The beautiful Eyjafjallajokull Volcano in Iceland captured with an Aurora Borealis. There just happened to be a strong geomagnetic storm at the same time.
Though it registered a "7" on the 0-to-9 K-index scale of magnetic disturbances, the storm is expected to pass quickly. The silver lining, for those at high-latitudes anyway, is a beautiful show of auroras -- the result of high-energy particles from the sun smashing into oxygen and nitrogen in Earth’s atmosphere. As the molecules return to normal, they give off energy in the form of photons. The colors in the aurora depend on which atmospheric gas is being revved up by the invading electrons and how much energy is being exchanged. Oxygen emits greenish yellow or red light; Nitrogen generally produces blue.
AP Photo by Brynjar Gaudi
The volcano is erupting under a glacier...
The first one in March, which stopped a few days ago, had very beautiful lava fountains and I could go very close and take beautiful pictures. It was what we call here a tourist eruption.
This one, last week, was different. It started underneath a glacier nearby the first eruption. It melted down a lot of ice and we had huge floods. When the lava hits the water you have a huge explosion and it explodes into thin dust . You cannot go close to this eruption because it’s on top of a mountain and the explosions are huge. The hole is about 5,000 meters wide and 2 kilometers long. (Ragnar Sigurdsson)
The resulting ash has been drifting over Europe causing a huge disruption in air travel.
UK sends warships to rescue stranded Britons
LONDON – Britain sent Royal Navy warships on Monday to rescue those stranded across the Channel by the volcanic ash cloud and the aviation industry blasted European officials, claiming there was "no coordination and no leadership" in the crisis that shut down most European airports for a fifth day.
Eurocontrol, the air traffic agency in Brussels, said less than one-third of flights in Europe were taking off Monday — between 8,000 and 9,000 of the continent's 28,000 scheduled flights. Passengers in Asia who had slept on airport floors for days and were running out of money staged protests at airport counters.
All airports were open Monday in Spain and the country volunteered to become the new hub of Europe to get stranded passengers moving again. Infrastructure minister Jose Blanco said Spain could to take in around 100,000 people under the new emergency plan, which focuses on aircraft trying to bring Britons home from Asia, Latin America and North America.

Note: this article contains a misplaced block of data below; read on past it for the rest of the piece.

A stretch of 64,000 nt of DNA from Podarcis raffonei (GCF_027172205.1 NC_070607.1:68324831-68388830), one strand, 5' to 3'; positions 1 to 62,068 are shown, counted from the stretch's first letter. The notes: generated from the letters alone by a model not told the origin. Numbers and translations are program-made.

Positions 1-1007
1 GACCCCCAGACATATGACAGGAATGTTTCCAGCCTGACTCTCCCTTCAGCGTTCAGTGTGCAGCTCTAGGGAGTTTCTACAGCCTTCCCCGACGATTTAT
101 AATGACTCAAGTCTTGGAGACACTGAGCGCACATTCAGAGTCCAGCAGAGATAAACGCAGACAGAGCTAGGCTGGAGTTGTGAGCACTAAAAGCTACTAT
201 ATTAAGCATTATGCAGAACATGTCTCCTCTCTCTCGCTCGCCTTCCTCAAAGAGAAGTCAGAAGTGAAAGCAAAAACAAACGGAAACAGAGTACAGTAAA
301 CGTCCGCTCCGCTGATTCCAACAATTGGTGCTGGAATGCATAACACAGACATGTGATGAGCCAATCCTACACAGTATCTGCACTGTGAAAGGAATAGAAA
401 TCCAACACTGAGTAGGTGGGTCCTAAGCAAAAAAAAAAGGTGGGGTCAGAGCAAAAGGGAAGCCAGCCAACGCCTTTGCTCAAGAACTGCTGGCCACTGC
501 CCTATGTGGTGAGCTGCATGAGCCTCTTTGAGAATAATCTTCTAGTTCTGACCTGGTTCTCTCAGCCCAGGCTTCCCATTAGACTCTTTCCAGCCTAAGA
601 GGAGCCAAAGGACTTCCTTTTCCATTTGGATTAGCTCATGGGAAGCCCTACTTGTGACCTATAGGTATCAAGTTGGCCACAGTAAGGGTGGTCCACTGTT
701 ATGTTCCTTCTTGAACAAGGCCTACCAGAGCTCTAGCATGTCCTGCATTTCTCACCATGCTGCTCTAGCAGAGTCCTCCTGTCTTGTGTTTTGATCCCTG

Spain will also beef up train, bus and ferry services to get travelers to their destinations, he said.
European airlines sought financial compensation for a crisis that is costing the industry an estimated $200 million a day. British Airways said it was losing up to 20 million pounds ($30 million) a day and other airlines were also racking up huge losses.
Hundreds of thousands of travelers have been stuck since the volcano under Iceland's Eyjafjallajokull glacier begun erupting Wednesday for the second time in a month.
As pressure mounted from airlines, European civil aviation authorities were holding a conference call Monday about what steps could be taken toward opening airspace.
"It's embarrassing, and a European mess," said Giovanni Bisignani, chief executive of the International Air Transport Association. "It took five days to organize a conference call with the ministers of transport and we are losing $200 million per day (and) 750,000 passengers are stranded all over. Does it make sense?"
In Paris, the IATA expressed its "dissatisfaction with how governments have managed it, with no risk assessment, no consultation, no coordination, and no leadership." The group urged governments to more urgently "focus on how and when we can safely reopen Europe's skies" — such as with more in-depth study of the ash cloud....
It's interesting to see how severely transportation can be disrupted by a natural event such as this.
As an Editor at the New York Times puts it:
When severe storms blow through, meteorologists can track their path and predict with considerable confidence when the disturbance will end. Volcanoes don’t blow through. Even with all of the sophisticated monitoring technology and expertise, no one knows when the eruptions at Eyjafjallajokull — the Icelandic volcano now venting ash into the atmosphere — will subside.
That uncertainty only deepens the sense of helplessness across Europe, where much of the airspace has been closed since late last week, stranding millions of passengers across the globe. Even President Obama had to forgo his planned trip to Poland for Sunday’s funeral of President Lech Kaczynski.
Like the ash cloud, the economic costs of this eruption are immense. The airlines, which estimate that they have lost about a billion dollars worldwide, are pressing officials to allow at least some flights to resume. For all that, the physical damage is minute, especially when compared with the recent earthquakes in Haiti, Chile and China. Luckily it has taken no lives.
What Eyjafjallajokull has done above all is force upon us a visceral awareness of our interconnected world — woven together by the crisscrossing of airline routes.... It will be a long time before we forget the threat that lies smoldering under an Icelandic glacier. Or its lesson that even in the 21st centry, our lives are still at the sufferance of nature.
Photo by Barcroft